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Rowan Wilson confirmed as chief judge

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  • Staff Report 

On Tuesday, Rowan Wilson was confirmed as the next chief judge of New York, marking the first time a Black judge will lead the Court of Appeals and the state’s extensive court system. Wilson’s confirmation followed a 40-19 party-line vote in the Democratic-controlled state Senate. While Democrats have lauded Wilson’s resume and jurisprudence, Republicans have accused him of being too liberal to head the court.

Governor Kathy Hochul’s second nomination for the Court of Appeals, New York state’s highest court, was Wilson. Initially, in late December, Hochul nominated Justice Hector LaSalle, but his nomination was rejected in a historic vote by the state Senate due to opposition from labor unions and progressive advocates.

Hochul praised Wilson, stating, “Throughout his tenure on the bench, he has proven himself to be a thoughtful leader who recognizes the power of the judiciary to impact the lives of all New Yorkers.” Senate Judiciary Committee Chairman Brad Hoylman-Sigal also spoke highly of Wilson.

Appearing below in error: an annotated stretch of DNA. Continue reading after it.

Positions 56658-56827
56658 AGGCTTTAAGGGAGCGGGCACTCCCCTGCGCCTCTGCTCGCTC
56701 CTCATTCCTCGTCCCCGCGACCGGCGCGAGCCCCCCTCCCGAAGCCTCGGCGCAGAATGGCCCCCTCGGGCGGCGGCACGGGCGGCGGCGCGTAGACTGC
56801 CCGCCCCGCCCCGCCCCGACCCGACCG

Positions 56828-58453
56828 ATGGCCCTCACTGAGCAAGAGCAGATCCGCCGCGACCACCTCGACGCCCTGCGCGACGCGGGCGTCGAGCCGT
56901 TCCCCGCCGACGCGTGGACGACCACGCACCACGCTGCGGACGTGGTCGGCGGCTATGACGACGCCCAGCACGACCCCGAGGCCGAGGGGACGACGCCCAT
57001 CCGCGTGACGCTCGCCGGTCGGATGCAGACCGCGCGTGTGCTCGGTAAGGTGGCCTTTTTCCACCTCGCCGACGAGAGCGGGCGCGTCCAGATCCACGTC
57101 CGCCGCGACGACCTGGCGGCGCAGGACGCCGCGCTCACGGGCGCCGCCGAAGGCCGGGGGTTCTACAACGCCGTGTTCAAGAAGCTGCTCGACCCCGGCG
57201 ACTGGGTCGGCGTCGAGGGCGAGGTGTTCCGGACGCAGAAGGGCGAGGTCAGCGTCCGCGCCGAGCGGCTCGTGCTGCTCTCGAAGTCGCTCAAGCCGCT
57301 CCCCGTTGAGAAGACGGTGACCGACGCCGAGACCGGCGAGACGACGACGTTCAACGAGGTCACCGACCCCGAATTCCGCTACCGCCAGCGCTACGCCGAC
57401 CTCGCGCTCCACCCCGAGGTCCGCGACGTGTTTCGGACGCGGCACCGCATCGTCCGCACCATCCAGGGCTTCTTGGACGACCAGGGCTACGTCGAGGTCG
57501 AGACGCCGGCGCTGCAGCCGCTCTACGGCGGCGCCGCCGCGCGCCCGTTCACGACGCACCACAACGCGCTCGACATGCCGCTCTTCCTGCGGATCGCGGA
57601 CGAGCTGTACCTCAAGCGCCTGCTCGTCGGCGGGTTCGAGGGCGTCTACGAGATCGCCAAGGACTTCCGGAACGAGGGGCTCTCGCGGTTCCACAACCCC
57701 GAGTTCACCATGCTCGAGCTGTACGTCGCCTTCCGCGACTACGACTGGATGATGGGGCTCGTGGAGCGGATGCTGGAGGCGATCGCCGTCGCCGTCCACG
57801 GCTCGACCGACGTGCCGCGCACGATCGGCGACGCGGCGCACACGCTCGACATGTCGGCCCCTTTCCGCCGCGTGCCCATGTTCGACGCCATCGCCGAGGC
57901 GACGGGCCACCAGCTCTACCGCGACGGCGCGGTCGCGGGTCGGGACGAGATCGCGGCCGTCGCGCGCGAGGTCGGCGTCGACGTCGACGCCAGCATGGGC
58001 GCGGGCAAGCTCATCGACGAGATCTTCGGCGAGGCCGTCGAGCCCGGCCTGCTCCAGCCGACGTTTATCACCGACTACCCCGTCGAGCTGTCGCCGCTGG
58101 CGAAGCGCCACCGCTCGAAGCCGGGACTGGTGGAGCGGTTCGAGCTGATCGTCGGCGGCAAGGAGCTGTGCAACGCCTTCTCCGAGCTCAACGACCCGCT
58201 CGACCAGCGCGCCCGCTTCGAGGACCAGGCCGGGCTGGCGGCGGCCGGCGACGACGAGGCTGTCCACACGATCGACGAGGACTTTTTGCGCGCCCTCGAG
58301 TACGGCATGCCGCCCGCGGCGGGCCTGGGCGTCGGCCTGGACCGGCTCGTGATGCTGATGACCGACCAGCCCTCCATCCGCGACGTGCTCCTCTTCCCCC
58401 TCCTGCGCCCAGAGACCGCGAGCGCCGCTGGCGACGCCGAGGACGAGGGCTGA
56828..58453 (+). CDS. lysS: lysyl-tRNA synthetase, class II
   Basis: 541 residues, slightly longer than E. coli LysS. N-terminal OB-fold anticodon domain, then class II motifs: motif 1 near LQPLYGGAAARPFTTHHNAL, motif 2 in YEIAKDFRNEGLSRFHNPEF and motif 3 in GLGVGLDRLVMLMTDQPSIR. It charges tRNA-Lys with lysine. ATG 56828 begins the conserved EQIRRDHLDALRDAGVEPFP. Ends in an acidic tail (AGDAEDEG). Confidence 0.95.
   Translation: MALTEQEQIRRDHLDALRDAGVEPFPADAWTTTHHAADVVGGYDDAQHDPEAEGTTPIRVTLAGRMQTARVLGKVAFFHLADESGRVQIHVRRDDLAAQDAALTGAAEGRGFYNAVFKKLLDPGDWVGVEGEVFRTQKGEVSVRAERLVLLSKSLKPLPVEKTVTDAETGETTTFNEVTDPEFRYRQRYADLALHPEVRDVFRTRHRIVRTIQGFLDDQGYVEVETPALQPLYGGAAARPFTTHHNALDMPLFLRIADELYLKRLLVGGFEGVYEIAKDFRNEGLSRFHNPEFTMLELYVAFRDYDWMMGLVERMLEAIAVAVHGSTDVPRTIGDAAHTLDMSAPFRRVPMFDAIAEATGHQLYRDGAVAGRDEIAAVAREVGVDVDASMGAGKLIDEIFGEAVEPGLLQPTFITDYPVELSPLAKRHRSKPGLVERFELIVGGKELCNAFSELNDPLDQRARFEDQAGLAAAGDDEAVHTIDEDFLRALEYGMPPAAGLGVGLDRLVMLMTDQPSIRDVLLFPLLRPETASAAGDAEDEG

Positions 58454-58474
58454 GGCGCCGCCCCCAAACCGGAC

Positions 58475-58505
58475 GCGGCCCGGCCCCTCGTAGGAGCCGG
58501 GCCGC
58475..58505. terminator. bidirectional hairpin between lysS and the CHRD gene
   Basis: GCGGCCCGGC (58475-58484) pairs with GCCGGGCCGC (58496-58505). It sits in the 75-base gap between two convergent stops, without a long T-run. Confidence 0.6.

Republicans, however, criticized Wilson’s qualifications and prior rulings, including a rape case centered on speedy trial concerns. Senate Minority Leader Robert Ortt accused Democrats of attempting to reshape the court by pushing it to the left.

Compared to LaSalle, Wilson was a more acceptable nominee for Democrats and progressives, allowing him to take over the role left vacant since August when Judge Janet DiFiore resigned. The state Senate had previously confirmed Wilson as an associate judge in 2017.

Wilson’s confirmation comes as Democrats consider changes to the court and its nomination process. Senate Majority Leader Andrea Stewart-Cousins has not ruled out a potential constitutional amendment to reduce the influence of an appointed nominating commission that selects candidates for gubernatorial nominations.

Democrats have raised concerns over the court’s recent decisions, including labor issues and the rejection of lawmaker-drawn redistricting maps last year. On Wednesday, Hochul is expected to formally nominate former state solicitor general Caitlin Halligan as an associate judge to fill Wilson’s position. Hochul expedited the process by choosing both Wilson and Halligan from the same list of potential nominees submitted by the nominating commission.

Top Democrats on the Senate Judiciary panel have indicated their support for Halligan’s nomination as it progresses. However, Republicans are considering a potential lawsuit to block Halligan’s nomination and challenge the law.